Have you ever found yourself so transfixed by the beauty of something that you become totally absorbed in it, or found yourself listening to a single piece of music over and over because it speaks so deeply to your heart and soul?

That is what happens to me each time I listen to the queen and sovereign of all Ave Marias, that of German composer, Franz Biebl (pron. Bee-bul).

The “queen and sovereign” designation is my own, but I believe the title is justified. It is also a tall order when you think of the magnificent Ave Marias of Schubert, Bach/Gounod, and Caccini. (You would recognize each of them even if you didn’t know the composer). These classics vie with each other for the prize of unsurpassed Marian beauty.

Franz Biebl’s Ave Maria, however, is the greatest of them all due to its sheer artistry, its rich chord structure, and its ability to evoke raw emotion from the depth of one’s being. The other compositions were written for solo voices. Biebel’s is an amazing eight-part harmony.

Prisoner of war

I became familiar with this Ave Maria when I sang in a chorus in college (oh, a hundred years ago), and it still tops my list of favorite compositions. I’m sure you’ll see why, once you listen to it. However, I didn’t realize that the composer had such an interesting history, unexpected, in a way, for someone who produced such a masterpiece.

Franz Biebl, born in 1906, had been a soldier in Hitler’s army. He was taken prisoner of war in 1944 and kept in a military prison in Michigan from 1944-46.

There he was introduced to American culture and the humaneness of the American ethic of incarceration. He once commented how surprised he was that his wardens actually fed the prisoners enough food to survive! He developed a great respect for America as a result of that experience. A mutual prisoner exchange following the war’s end sent him back to his native Germany where he took up his original profession of teaching, writing, directing, and performing choral music.

Two decades later, when he composed his famous Ave Maria (1964), it received little attention in Germany, so he invited American choirs to sing his music on German radio. These performances popularized the piece in his homeland and then the choirs brought it to America where it has become a favorite of musicians, although it is still barely known by the general public to this day

In God’s Kingdom, anything is possible. What is astounding to me is that such a lofty blessing came out of a prison in Michigan. Yes, I’m being metaphorical in saying that, but it is interesting to see how something so beautiful followed and perhaps emerged from the utter chaos of a world war.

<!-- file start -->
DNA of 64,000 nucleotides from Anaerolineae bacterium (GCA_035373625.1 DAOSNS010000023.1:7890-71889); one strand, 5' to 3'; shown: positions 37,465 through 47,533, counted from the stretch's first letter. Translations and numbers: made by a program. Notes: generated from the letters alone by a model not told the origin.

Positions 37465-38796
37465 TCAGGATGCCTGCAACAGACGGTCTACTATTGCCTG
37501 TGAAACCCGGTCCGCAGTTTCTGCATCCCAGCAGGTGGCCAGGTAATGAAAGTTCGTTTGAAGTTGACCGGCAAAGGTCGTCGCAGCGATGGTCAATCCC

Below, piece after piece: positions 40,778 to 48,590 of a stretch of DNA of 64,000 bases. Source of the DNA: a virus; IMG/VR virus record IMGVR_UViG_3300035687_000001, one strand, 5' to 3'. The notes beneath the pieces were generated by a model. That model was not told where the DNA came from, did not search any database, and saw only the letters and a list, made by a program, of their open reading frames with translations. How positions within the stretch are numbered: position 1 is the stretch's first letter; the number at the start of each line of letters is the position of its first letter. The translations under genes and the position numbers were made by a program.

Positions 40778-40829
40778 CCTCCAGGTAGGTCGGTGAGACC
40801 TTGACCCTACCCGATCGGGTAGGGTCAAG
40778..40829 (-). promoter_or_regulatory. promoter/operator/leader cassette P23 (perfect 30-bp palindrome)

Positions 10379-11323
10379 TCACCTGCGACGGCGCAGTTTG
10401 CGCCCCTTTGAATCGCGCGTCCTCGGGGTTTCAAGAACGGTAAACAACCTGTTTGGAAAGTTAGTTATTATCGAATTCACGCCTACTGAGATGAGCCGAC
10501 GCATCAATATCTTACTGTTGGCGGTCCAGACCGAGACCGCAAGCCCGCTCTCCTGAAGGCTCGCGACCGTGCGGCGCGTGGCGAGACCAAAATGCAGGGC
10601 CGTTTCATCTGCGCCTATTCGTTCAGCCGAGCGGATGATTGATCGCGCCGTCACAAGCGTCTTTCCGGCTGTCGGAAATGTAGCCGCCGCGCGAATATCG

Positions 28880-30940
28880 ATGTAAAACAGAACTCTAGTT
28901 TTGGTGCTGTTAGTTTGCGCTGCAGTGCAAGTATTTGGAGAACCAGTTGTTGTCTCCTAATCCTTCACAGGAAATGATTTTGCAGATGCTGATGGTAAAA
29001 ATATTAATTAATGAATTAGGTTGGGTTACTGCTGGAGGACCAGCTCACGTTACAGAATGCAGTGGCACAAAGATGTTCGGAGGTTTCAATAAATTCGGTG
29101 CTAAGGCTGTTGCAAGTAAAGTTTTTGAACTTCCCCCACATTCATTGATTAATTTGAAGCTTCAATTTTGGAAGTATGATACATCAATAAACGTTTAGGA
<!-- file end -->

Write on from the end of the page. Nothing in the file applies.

Biebl died in 2001 at the ripe old age of 95. He wrote over 2000 pieces of music in his life, which few remember, but his one supreme masterpiece to Our Lady lives on.

The performance(s)

Biebl’s Ave Maria was originally written for a chorus of seven male voices and later adapted for the full Soprano-Alto-Tenor-Bass (SATB) choruses, but I have chosen to present the mixed chorus version first as it is utterly ravishing. The male chorus version is a close second and slightly longer. Either way, you are in for a treat. First video, duration, 4:08;. Second video, duration, 6:27.

What to look for

  1. Performed a cappella

This Italian phrase designates music that is sung by human voices alone, without any instrumentation. The human voice is the instrument. The phrase a cappella, means “at/in a chapel”, which will become relevant with the next observation.

  1. Antiphonal singing

Throughout many centuries of composition, church musicians created the “antiphonal” style of music, which reflects the way in which monastic communities pray the psalms to this day. They do so as a rhythmic cadence of chanted verses in a back-and-forth exchange across a chapel, like the Seraphim calling to each other in the sanctuary of Heaven (Isaiah 6). The monks arrange themselves in two choirs, seated in banks of high backed pews or stalls, facing each other, chanting alternating verses of the psalms. In the background of the SATB video there are rows of seats on either side of the chapel where they are performing. That setting was deliberately chosen for a piece like this.